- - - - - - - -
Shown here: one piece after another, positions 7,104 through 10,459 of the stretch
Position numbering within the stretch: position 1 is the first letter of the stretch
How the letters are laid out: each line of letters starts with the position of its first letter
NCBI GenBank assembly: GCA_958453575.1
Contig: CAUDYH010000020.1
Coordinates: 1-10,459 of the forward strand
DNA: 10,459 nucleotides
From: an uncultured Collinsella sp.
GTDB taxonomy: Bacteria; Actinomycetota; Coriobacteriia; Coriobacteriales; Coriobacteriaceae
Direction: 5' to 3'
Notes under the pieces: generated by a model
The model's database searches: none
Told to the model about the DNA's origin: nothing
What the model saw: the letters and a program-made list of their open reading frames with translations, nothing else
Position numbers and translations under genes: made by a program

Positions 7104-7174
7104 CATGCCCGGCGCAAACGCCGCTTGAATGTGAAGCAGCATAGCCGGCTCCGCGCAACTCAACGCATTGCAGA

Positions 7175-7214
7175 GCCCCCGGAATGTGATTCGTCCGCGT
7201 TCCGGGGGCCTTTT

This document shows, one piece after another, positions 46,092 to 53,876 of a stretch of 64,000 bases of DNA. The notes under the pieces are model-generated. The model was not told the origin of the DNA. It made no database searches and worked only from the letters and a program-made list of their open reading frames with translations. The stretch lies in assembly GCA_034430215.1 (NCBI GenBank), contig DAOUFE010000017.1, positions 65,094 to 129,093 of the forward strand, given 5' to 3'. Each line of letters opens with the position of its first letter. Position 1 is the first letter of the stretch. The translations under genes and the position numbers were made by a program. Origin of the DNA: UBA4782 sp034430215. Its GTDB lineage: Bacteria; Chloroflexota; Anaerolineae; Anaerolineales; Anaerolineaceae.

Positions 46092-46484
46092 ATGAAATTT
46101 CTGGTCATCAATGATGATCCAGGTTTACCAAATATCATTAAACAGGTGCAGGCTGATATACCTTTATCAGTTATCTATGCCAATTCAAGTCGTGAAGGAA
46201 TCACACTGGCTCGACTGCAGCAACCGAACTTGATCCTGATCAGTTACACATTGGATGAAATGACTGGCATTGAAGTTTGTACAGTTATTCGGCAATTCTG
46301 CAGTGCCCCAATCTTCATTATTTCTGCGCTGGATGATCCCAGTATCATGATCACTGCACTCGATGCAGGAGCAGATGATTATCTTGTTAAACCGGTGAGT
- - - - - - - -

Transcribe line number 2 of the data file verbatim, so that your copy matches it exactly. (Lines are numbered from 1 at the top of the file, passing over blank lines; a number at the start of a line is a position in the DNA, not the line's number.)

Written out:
Position numbering within the stretch: position 1 is the first letter of the stretch